Jaws/Teeth

:
FCI
Scissor bite preferred, but a pincer bite or a moderate prognathism of the lower jaw is permitted. The absence of premolars on both sides, in each jaw, is accepted.
UKC
A full complement of strong, white teeth meet in a scissors bite. A level bite and a moderate undershot bite are acceptable. A lack of premolars on both sides, on both the top and bottom jaw, is quite common.

Eyes

:
FCI
Slightly sloping and not protruding; the iris is yellowish brown; the pupil is encircled by a dark halo.
UKC
The eye openings are slightly slanted. The eyes do not protrude. The iris is yellowish brown, with the pupil surrounded by a dark halo.

Ears

:
FCI
Triangular ears of medium size, broad at the base, carried erect and very mobile.
The cartilage of the ear lobe has the faculty of being able to retract itself so that the ear folds itself and flops in a specific manner, either backwards or in right angle upwards, so as to close the auditory passage.
UKC
The triangular ears are of medium size. They are broad at the base, carried erect, and are very mobile. It is a breed characteristic that the cartilage around the ear opening is able to contract, and the external ear leather is folded and turned up in a peculiar way - backward or at right angles upward so that the ear opening is shut.

NECK

:
FCI
Clean-cut, of medium length, quite strong with a relatively well furnished collar.
UKC
The clean cut, rather strong, medium length neck has a rather rich color. The neck is double-jointed, so that the head can be bent backward, almost touching the back.

BODY

:
FCI
Rectangular.
UKC
The body is rectangular in shape. The back is strong and straight. The croup slopes slightly. The long chest is of medium width; is relatively deep and spacious. There is a slight tuck-up.

Topline

:
FCI
Straight.

Back

:
FCI
Strong.

Croup

:
FCI
Slightly sloping.

Chest

:
FCI
Long, of medium width, relatively well let down and spacious, not barrel shaped.

Underline and belly

:
FCI
Belly slightly drawn up.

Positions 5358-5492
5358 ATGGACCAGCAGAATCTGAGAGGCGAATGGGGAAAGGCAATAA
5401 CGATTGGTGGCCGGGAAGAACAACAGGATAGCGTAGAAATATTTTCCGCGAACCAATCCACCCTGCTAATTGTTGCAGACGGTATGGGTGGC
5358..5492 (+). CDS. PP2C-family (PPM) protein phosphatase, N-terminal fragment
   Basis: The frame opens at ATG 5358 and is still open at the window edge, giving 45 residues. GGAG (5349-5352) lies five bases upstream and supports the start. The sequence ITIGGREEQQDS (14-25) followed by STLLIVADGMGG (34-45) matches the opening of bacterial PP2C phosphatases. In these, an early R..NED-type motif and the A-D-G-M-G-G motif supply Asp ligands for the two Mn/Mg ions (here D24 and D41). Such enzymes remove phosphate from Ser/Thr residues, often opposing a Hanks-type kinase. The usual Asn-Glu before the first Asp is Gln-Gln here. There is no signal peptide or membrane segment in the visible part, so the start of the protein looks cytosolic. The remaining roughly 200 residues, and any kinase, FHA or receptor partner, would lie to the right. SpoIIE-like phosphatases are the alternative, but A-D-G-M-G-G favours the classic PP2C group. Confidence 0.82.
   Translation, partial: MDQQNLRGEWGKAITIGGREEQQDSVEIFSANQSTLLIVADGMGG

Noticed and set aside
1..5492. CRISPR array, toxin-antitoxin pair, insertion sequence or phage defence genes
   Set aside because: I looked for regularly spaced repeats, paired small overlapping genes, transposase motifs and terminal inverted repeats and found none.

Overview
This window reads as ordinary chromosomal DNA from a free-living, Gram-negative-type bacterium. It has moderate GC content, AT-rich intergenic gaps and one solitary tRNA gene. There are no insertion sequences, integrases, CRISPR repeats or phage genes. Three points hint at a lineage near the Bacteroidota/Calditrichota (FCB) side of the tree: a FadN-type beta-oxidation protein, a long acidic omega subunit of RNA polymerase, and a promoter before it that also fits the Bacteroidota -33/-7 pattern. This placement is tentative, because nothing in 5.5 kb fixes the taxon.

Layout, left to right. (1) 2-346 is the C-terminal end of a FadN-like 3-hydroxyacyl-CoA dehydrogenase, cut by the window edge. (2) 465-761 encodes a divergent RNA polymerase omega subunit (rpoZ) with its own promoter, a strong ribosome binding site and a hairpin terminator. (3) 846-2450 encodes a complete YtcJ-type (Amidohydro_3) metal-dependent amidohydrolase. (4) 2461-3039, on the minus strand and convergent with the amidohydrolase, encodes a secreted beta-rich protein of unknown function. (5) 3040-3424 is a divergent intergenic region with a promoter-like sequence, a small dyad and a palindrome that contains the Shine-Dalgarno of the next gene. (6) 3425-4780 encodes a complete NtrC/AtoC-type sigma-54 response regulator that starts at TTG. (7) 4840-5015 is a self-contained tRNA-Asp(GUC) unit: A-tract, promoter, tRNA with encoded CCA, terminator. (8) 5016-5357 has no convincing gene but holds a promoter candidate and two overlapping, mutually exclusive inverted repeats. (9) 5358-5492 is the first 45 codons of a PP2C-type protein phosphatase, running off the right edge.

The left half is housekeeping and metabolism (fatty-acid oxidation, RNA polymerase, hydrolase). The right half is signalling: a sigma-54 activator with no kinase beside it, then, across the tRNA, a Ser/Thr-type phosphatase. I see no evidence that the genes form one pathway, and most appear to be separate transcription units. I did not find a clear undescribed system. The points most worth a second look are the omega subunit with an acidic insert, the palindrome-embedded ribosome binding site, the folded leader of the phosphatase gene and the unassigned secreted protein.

TAIL

:
FCI
Set medium high, medium length, well covered with hair but without flag. Carried either slightly in a ring over the back, or hanging. The tip must not be too much over nor falling to one side.
UKC
The medium-short tail is set on high. It is densely coated, but does not have a flag. The tail is carried ring-shaped, slightly rolled over the backline, or hanging. It is not to be rolled, as those of the Norwegian Buhund and Norwegian Elkhound. The tip of the tail should not be too much over to the side or down the flank.

LIMBS

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FOREQUARTERS

:
FCI
Moderately angulated.
UKC
The forequarters are moderately angulated.

FORELEGS

:
UKC
The forearms are straight. The forelegs are extraordinarily flexible, being able to turn to the side at 90-degree angles.

Forearm

:
FCI
Straight.

FEET

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UKC
The oval-shaped forefeet turn slightly outward. There are six toes on the forelegs, and at least five should take part in supporting the dog. The front feet have eight pads each. The inside plexus of the toe consists of one three-joint, and one two-joint toe, with the corresponding tendon and muscle apparatus, giving the paw a strong appearance. The oval-shaped hind feet have at least six toes each, four of which take part in supporting the dog. The hind feet have seven pads, because the large center pad and the one between toes number 0 and 1 have grown into one, the center pad thereby seeming to be prolonged backward. When the dog stands on normally level ground the weight of the body must be evenly distributed on the pads.